By Rona Fitzgerald
The voice in my head is busy, reassuring.
But its variable – as if not enough air
is getting through.
Of course, it’s always been there, steadying
making sense of stuff – I make a great effort
not to speak out loud.
Singing helps, like in the musicals or films.
But not full songs now, ditties and lines
as if my brain is working away –
needing lots of energy to even grasp
the situation. I wear my scarf, gloves
and keep my distance.
In the queue in M&S food, a woman
is keen to chat – inching close as I squirm.
‘Do you think it’s the gulf stream?
More like global warming I say, though lovely
to have good weather in lockdown.
‘I mean the virus, she says, I saw it on TV.’
The virus is transmitted by us, I say, humans –
not the gulf stream. At the next till another woman says
she’ll try magnets in her shoes!
Rona Fitzgerald was born in Dublin and now lives in Glasgow.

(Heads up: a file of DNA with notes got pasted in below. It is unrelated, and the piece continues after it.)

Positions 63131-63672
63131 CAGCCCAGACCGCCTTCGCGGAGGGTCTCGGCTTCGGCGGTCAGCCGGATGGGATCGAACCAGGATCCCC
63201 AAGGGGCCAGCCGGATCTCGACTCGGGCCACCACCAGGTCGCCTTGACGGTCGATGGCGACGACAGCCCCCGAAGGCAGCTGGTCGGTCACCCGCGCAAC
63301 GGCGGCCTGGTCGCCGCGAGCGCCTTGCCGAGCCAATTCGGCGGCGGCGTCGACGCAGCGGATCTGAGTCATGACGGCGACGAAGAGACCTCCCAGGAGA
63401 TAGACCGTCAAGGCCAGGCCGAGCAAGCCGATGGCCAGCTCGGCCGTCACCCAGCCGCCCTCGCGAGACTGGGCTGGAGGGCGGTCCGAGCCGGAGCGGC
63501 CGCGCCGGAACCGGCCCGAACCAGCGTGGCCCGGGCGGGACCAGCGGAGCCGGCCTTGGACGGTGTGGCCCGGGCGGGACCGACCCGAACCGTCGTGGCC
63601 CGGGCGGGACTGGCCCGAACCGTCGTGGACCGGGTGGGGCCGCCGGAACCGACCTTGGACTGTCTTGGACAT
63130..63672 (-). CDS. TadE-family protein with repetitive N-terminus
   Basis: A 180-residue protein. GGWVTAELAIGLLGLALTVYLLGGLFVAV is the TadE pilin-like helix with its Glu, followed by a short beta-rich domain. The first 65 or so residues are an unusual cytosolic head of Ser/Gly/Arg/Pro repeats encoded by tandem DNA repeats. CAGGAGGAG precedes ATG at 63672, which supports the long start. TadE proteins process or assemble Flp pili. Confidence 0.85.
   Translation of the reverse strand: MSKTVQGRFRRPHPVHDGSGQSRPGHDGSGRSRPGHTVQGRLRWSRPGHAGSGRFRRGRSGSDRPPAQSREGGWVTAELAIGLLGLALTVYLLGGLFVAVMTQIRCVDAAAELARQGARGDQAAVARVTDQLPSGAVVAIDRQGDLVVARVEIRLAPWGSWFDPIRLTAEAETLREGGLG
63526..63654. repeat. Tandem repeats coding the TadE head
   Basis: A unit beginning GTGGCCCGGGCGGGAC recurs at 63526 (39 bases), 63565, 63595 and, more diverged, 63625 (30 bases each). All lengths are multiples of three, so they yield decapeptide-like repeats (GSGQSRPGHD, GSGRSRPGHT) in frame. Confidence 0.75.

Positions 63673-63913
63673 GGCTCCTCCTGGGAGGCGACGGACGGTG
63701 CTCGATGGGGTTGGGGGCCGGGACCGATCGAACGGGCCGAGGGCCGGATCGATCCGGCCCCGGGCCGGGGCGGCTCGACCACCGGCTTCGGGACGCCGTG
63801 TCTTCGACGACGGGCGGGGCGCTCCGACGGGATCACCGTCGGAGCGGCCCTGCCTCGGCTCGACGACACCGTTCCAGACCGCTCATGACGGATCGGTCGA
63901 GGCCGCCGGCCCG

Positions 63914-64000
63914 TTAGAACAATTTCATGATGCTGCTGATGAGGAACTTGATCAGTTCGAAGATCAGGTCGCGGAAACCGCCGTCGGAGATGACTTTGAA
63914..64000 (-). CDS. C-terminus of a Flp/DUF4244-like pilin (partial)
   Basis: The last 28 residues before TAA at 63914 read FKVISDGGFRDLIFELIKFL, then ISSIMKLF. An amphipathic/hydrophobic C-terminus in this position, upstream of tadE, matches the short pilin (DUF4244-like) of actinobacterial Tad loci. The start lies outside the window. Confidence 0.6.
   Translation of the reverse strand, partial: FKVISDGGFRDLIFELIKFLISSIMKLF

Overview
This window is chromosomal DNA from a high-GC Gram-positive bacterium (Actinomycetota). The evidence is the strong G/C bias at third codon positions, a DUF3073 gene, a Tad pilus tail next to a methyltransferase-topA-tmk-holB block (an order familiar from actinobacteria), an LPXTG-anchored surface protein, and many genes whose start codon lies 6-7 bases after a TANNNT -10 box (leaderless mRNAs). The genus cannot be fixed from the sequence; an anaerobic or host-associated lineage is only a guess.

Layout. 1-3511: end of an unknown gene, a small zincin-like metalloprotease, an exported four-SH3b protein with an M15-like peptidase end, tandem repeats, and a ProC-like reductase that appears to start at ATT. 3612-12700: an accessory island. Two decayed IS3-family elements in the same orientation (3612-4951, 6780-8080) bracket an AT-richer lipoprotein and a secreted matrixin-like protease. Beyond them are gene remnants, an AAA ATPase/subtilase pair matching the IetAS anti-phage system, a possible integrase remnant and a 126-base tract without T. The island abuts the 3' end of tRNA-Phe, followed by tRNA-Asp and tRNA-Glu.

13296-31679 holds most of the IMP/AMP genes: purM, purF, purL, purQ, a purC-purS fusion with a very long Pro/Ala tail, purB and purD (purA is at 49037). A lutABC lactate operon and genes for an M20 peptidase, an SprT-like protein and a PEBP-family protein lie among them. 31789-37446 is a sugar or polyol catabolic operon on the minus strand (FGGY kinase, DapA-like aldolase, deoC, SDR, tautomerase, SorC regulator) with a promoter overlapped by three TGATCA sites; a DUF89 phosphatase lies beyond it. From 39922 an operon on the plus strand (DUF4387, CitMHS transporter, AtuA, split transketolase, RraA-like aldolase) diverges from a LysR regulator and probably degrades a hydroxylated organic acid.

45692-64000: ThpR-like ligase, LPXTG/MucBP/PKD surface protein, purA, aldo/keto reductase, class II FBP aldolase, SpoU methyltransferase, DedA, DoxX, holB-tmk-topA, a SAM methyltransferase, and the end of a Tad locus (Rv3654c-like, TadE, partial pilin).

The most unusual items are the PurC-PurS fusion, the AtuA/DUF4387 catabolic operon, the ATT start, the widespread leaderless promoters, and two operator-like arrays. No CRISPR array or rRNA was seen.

Her poetry is published in UK, Scottish, Irish and US, in print and online.
Highlights include Aiblins: New Scottish Political Poetry 2016, Oxford Poetry XVI.iii Winter 2016-17. Resurrection of a Sunflower, Pski’s Porch 2017. The Passage Between, Issue 1 Spring 2018. Poems for Grenfell Tower, Onslaught Press 2018, #Me Too, Fair Acre Press, 2018. Blue Nib magazine, Issue 39 September 2019 and Digital Edition June 2020 and five short essay pieces on the Write Life section of the Blue Nib digital edition 2020.We often crowd into spaces and especially at the till, women often chat about their lives. The distance in the poem is the gap in our understanding of where the virus came from and the resistance to keeping a distance from each other.
I wrote this poem in April, as we were getting used to the virus and assessing how dangerous it would be – notably for older age groups and people with long term illness. Was it okay to go food shopping, should I try to stay indoors, how will I manage to keep going without my walks?
As an asthmatic woman in my mid-sixties, I needed to assess my vulnerability. Fortunately, I’m quite fit. As well as walking on pavements and hills, I do an exercise bike everyday and a barre-based class weekly for the last fifteen years. I read up on the literature as well – something I have done since my early years in pharmacy.
What struck me was that the way we use words and assess our risks has been transformed by the virus. So safe became a word of great import as did the idea of social distance.